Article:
Anyone stubborn in your household?
If we had a competition in my house for who was most stubborn, I think it would be a four-way tie. 😊 We all have our moments of digging in.
My husband and our oldest son do volunteer work in the community most weeks. My husband thought it would be nice if he and my son went out to dinner, just the two of them, following a volunteer event. He was excited by the idea and told my son the plan. It went over like a lead balloon. My oldest didn’t want to go out to eat, and when my husband pressed my son for why, my son could only respond with that he didn’t know. My husband came to the dinner table, deflated, hurt, and a little angry. My son went to his room. I inquired what happened, was told, and then let some time pass to see how my husband and son would resolve the situation.
I waited, then waited some more. Nothing happened. I finally told my husband I was going to talk to our son.
When I went into my son’s room. I told him I understood he and his father had a conversation and it hadn’t gone so well. He explained, “You know I love you guys, but, I don’t know, (he paused as if trying to pick his words carefully), I don’t want to go out with you by myself, it just feels weird. You know?” I knew what he was talking about and shared, “I do understand what you are talking about. You know why it feels weird, right?” I paused. He looked a little puzzled. “Because you are becoming more…” I trailed off. “Independent,” he said. I could tell this was an aha moment for him. “This is part of growing up,” I continued, “it’s normal for you to want to do more on your own, with your friends, and start to pull away from parents. But guess how Mom and Dad look at this time. We see how quickly you are growing and know it won’t be too long before you’re off on your own. We’ll be lucky to get to spend any time with you. The time we have now is precious and special to us, and while I get you don’t want to be seen with us, you might throw us a bone now and then and have a meal out with us (though any activity will do). We love you kiddo.” He smiled while trying not to smile.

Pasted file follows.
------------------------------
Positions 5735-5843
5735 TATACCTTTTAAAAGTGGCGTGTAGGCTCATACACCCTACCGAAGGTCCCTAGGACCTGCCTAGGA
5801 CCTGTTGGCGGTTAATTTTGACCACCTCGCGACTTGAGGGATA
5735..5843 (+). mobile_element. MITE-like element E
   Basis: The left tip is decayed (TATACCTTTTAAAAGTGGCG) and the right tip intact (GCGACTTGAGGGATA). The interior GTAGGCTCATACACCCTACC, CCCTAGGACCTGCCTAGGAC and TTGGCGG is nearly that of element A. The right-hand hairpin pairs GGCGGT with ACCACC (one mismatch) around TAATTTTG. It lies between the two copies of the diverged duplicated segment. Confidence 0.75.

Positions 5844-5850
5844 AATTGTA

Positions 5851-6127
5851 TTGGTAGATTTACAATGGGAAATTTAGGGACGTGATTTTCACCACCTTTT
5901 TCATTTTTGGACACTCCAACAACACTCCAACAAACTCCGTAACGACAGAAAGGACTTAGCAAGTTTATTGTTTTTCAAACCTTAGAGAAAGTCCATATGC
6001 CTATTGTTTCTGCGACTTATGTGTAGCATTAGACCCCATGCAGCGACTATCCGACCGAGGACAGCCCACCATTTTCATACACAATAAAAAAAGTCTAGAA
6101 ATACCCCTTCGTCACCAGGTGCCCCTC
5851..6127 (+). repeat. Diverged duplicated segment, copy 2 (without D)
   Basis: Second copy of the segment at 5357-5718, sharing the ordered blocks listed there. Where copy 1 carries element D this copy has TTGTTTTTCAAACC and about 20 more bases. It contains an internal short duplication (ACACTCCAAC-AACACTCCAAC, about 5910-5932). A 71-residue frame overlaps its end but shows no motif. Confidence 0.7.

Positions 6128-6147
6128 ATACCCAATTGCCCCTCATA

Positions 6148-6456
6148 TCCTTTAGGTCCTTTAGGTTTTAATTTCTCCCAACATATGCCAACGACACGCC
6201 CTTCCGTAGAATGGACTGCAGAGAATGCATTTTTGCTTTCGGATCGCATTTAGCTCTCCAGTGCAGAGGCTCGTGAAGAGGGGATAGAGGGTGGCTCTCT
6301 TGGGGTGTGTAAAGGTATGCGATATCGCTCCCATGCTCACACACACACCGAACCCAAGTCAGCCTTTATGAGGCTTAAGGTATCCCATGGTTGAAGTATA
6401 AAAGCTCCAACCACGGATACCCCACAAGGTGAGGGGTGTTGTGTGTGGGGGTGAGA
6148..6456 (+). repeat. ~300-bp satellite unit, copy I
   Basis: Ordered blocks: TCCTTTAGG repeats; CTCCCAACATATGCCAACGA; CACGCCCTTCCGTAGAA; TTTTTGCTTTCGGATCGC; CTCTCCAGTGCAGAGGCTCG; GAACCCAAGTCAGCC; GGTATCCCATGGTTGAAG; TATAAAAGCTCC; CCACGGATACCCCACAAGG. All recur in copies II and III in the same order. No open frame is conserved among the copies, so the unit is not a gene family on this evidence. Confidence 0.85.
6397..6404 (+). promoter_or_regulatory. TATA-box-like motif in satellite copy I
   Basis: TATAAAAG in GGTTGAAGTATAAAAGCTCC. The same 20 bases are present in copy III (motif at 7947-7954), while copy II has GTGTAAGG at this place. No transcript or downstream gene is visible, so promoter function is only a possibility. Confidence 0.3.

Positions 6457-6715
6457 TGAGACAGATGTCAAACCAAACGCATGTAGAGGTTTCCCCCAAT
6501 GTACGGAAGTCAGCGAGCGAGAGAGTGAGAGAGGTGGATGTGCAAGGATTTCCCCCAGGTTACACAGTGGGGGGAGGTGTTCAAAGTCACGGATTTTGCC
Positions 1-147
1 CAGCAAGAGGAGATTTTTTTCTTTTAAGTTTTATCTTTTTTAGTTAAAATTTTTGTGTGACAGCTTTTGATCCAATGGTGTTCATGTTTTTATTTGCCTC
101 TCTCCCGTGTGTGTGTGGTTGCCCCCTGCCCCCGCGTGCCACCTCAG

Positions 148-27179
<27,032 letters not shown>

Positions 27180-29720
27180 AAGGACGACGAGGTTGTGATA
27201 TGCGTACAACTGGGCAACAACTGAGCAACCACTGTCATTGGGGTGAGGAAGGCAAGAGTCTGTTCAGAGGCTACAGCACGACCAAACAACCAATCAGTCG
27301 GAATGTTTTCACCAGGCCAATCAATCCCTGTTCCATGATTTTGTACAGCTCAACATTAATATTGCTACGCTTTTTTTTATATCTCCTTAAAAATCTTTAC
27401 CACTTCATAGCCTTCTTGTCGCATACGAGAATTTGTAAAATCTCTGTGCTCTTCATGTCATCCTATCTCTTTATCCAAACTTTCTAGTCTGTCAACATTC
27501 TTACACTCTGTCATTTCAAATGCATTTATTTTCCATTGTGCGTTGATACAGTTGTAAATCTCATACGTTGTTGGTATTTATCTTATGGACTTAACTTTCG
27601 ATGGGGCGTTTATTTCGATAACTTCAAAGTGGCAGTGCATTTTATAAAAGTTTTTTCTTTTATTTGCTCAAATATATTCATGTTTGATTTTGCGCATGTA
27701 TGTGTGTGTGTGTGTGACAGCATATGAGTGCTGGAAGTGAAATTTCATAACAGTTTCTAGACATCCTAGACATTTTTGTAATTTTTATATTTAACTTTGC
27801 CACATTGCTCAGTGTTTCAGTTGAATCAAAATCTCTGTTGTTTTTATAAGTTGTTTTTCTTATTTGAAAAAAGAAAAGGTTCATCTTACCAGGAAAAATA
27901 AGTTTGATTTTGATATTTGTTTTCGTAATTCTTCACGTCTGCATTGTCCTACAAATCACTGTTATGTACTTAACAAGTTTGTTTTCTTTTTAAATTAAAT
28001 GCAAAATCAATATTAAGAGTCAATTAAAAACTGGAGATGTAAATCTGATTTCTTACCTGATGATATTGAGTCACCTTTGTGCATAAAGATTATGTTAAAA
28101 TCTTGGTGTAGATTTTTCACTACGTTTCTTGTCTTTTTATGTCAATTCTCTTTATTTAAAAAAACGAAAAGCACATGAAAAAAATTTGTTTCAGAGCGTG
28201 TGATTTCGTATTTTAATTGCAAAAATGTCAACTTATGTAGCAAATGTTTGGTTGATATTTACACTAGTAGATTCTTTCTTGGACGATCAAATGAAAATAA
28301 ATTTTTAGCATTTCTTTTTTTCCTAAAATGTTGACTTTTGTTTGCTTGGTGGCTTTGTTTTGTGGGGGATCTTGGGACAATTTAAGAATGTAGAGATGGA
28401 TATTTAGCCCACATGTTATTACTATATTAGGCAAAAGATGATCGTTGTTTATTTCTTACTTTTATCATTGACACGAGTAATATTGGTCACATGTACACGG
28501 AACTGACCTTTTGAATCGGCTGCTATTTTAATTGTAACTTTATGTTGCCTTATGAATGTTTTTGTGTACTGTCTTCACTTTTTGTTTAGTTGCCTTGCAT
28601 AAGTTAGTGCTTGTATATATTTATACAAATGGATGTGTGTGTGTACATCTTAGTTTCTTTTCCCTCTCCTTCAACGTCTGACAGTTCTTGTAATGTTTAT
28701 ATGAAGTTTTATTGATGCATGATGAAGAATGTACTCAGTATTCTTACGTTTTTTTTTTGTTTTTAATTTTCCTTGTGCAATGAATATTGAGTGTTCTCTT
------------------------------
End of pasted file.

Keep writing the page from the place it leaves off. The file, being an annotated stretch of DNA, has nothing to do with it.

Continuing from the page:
I asked my son to go talk to my husband, who was sitting out in our backyard. He resisted but then went outside. I stayed inside and tried to give them some privacy. My son came in a few minutes later and returned to his room. I figured all had been resolved.
My husband came in a while later. “Did you all talk and get things resolved?” I asked. “No,” my husband replied. “But I saw him go outside. Didn’t you all talk?” “No,” my husband said, “he came outside, walked around a little bit and then went back in.” Ugh, I thought. This is crazy. First, why didn’t my son take to his father, and second, why hadn’t my husband talked to my son? Their stubbornness was shining through.
Not long after, my son walked in the living room, saw my husband was there and started to turn back towards his room. I told my son, “stay right there,” then I looked at my husband, “now you, go into your son’s room and talk this out.” It felt a little ridiculous that I had to instigate this, but I couldn’t take them not talking any longer.
My husband came out of my son’s room after a while. “All good?” I inquired. “Yes, all good.” He later thanked me for intervening, and agreeing they were both being stubborn. I could tell he felt better, my son felt better, which, of course, made me feel better.
How do you handle when you (or your child is) are being stubborn? How do you help your child communicate more effectively?